Morpheus8 has been the gold standard in RF microneedling for many years (quite literally—the devices’ micro-pins are gold plated) but newcomers such as Exion Fractional RF take the technology a step further. The radiofrequency energy from Exion Fractional RFcan be programmed to penetrate an additional 4mm beyond the tips of the microneedles while an AI feature monitors skin tissue and optimizes energy delivery accordingly. All of this amounts to a safer, more comfortable treatment process.

Having said that, Radiofrequency Microneedling is still an intense process that can leave you looking flushed for a day or two afterward. It will also require you to sit in a waiting room covered in numbing cream before treatment, so maybe don’t book in during your lunch break.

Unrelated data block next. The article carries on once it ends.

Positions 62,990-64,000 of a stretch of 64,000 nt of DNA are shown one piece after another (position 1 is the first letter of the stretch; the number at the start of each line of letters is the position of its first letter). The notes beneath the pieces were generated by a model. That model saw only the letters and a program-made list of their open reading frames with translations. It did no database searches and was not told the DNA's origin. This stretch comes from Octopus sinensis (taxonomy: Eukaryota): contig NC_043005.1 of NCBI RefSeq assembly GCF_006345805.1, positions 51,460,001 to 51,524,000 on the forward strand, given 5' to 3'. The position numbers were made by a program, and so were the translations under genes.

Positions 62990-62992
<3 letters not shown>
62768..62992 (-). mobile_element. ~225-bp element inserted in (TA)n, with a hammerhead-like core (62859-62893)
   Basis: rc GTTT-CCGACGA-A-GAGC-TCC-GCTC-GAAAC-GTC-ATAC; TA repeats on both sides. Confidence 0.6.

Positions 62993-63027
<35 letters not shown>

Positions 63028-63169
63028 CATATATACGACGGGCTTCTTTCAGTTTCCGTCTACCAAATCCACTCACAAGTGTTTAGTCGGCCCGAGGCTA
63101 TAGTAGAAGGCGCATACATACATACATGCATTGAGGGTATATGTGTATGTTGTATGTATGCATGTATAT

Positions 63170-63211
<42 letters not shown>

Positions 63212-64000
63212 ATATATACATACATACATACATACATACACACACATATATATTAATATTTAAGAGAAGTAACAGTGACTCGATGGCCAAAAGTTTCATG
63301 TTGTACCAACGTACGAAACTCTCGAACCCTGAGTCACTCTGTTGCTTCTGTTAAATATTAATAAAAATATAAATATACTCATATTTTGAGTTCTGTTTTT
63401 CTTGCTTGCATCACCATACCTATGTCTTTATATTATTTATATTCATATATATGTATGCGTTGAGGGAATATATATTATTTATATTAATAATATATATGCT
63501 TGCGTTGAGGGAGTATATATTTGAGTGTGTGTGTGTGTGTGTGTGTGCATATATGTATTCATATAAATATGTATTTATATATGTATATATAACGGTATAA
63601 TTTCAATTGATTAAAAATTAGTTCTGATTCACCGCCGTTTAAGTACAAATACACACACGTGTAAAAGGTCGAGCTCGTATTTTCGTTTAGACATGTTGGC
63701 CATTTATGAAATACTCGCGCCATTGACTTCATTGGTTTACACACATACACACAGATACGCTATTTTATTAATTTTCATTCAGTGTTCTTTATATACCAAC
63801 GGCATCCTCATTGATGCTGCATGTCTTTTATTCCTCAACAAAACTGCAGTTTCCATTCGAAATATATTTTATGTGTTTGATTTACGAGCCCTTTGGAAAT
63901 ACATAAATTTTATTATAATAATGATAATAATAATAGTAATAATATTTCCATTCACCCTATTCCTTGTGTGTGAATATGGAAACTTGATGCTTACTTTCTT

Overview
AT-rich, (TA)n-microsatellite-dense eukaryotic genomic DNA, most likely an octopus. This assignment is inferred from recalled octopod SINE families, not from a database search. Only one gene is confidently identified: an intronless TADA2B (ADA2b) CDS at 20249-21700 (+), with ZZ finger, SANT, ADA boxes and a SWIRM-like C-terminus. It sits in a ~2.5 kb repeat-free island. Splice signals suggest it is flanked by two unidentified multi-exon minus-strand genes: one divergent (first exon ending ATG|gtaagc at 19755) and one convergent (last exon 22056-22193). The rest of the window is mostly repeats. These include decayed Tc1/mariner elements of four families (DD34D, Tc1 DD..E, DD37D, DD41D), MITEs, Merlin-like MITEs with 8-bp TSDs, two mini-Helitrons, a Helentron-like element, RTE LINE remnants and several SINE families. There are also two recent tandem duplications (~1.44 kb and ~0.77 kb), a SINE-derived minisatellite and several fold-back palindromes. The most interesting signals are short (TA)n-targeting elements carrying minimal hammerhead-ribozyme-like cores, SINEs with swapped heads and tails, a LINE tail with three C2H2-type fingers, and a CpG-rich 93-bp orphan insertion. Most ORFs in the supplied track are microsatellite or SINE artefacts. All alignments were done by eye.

What conditions can radiofrequency microneedling treat?

The service can help chisel your jaw, give your face an overall lifting effect, and even help diminish acne scars.

How much does radiofrequency microneedling cost, and how long does it take to see results?

Expect to sign up for three sessions to get the best results on an area like the face and neck. The Taktouk Clinic is one of the first clinics to use Exion Fractional RF, and charges upwards of £995 ($1260) per treatment. It’s also available at Dr. Yael Halaas’s facility in New York City.

Exosomes

What are exosomes?

Exosomes are nano-sized care packages filled with lipids, proteins, amino acids, peptides, and growth factors that are excreted by almost all cells in the body. They function as tiny messengers, ensuring good communication between cells and overall biological health. Put simply, if a cell is in need of repair, exosomes send out the memo and get the process moving. As we age, our natural abundance of exosomes starts to decline along with everything else.